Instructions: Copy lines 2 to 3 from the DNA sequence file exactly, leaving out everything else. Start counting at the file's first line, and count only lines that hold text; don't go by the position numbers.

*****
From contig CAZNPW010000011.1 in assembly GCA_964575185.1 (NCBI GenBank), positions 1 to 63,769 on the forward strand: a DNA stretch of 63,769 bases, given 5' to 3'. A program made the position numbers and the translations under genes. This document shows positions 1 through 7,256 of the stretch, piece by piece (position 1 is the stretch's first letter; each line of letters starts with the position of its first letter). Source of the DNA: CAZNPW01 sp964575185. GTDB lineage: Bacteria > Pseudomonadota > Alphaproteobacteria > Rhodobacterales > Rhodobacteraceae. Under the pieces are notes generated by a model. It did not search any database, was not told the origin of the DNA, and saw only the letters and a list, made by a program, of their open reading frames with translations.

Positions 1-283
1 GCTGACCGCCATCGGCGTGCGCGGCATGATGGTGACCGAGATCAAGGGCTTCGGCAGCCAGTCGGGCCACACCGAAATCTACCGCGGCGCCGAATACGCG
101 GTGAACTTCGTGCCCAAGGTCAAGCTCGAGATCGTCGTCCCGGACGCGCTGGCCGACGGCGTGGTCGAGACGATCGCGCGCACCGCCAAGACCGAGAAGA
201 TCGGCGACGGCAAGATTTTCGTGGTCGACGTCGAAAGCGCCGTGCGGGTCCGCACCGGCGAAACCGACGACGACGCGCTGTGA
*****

Positions 1-283
1 GCTGACCGCCATCGGCGTGCGCGGCATGATGGTGACCGAGATCAAGGGCTTCGGCAGCCAGTCGGGCCACACCGAAATCTACCGCGGCGCCGAATACGCG